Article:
As organizations become more data-driven, poor data literacy will become an inhibitor to growth. According to Gartner's Annual Chief Data Officer Survey, 2019 poor data literacy is ranked as the second-biggest internal roadblock to the success of becoming data-driven.
According to Gartner by 2023, data literacy will become an explicit and necessary driver of business value, demonstrated by its formal inclusion in over 80% of data and analytics strategies and change management programs.
Gartner defines data literacy as the ability to read, write and communicate data in context, including an understanding of data sources and constructs, analytical methods and techniques applied — and the ability to describe the use case, application, and resulting value.
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This all boils down to a simple question, “Do you speak data?
To be data literate you need to have the ability to derive meaning from data and communicate that meaning to others. Data literacy competencies include the knowledge and skills to read, analyze, interpret, visualize and communicate data as well as to understand the use of data in decision-making.
Data literacy also means having the knowledge and skills to be a good data steward, including the ability to assess the quality of data, protect and secure data, and take responsibility for its ethical use. The ethics part of this should be non-negotiable.
Another great question is: "how widely and deeply the staff needs to be trained in data literacy?" This is good question and has been raised by multiple customers. The answer is that you need to define and understand Minimum Viable Data Literacy.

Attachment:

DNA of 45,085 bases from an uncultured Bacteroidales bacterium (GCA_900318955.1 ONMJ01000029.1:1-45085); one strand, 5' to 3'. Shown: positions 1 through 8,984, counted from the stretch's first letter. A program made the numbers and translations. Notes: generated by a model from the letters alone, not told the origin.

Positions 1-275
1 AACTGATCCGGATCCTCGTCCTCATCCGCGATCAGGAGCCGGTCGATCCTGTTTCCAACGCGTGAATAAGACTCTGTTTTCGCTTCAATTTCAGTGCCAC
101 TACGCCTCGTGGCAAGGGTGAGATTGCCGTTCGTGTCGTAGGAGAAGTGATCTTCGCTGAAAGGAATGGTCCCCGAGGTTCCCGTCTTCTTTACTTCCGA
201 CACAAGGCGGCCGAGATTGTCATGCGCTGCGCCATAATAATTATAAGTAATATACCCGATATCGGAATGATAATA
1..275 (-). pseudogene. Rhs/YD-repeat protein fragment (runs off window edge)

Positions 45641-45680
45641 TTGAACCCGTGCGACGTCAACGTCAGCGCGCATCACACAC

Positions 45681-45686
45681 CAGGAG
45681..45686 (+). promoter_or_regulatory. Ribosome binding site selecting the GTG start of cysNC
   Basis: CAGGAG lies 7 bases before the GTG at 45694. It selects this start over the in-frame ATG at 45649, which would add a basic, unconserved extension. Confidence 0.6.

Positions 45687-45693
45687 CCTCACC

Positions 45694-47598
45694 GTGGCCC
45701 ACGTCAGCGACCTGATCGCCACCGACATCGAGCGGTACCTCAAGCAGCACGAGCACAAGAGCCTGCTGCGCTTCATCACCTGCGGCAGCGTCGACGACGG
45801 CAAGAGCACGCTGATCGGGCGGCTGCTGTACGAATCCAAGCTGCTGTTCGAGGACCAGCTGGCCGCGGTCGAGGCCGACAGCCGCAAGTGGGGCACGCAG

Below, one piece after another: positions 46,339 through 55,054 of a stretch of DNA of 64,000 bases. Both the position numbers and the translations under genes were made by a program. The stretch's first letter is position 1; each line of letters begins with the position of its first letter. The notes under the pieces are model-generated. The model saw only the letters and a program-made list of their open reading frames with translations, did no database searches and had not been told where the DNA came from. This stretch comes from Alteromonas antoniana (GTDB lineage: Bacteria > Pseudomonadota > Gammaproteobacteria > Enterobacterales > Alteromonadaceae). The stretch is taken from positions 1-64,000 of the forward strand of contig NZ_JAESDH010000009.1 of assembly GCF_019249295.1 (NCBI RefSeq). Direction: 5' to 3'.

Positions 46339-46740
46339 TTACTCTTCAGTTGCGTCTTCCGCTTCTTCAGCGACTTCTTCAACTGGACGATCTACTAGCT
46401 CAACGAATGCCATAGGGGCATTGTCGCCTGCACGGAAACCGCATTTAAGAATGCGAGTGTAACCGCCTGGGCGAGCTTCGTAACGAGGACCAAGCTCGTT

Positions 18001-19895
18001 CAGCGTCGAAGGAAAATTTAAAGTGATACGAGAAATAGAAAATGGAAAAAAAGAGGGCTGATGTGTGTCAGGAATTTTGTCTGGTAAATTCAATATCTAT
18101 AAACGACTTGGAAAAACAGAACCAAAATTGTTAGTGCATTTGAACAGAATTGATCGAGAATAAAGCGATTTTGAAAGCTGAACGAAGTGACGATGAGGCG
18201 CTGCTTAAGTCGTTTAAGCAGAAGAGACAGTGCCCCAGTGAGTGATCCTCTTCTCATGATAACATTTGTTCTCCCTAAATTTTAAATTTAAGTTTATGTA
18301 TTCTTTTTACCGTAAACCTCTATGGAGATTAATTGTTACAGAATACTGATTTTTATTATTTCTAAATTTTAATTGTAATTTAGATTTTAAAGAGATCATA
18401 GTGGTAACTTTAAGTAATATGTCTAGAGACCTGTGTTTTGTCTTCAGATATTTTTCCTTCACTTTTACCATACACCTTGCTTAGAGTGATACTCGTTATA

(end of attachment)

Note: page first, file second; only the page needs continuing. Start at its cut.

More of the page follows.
Keep in mind that not all in your company willa be or needs to be top-level in all aspects of data literacy discussed above. Work with your HR and business people to define the "MVP" level of data literacy skills needed in the company, then build a supportive data literacy program and start executing!
As your business and company grow and matures in data utilization, your business needs for the "MVP" level also change. Monitor and change the threshold level of skills by evaluating it periodically.
How to get started with data literacy?
First, start by identifying the fluent and native data speakers as "thought leaders". They carry the data literacy torch for you and act as change agents.
Second, look for areas where communication barriers mean that data isn’t being utilized to its full business potential.
Third, try a data literacy proof-of-concept workshop in an area where language gaps exist. Have participants describe real-life common use cases as well as a use case specific to the organization.
Fourth, ensure that teams are speaking data in all meetings when discussing business outcomes and in other business situations - lead by example.
Finally, ask professionals like Data Product Business for further assistance and guidance to make your data track smooth and efficient.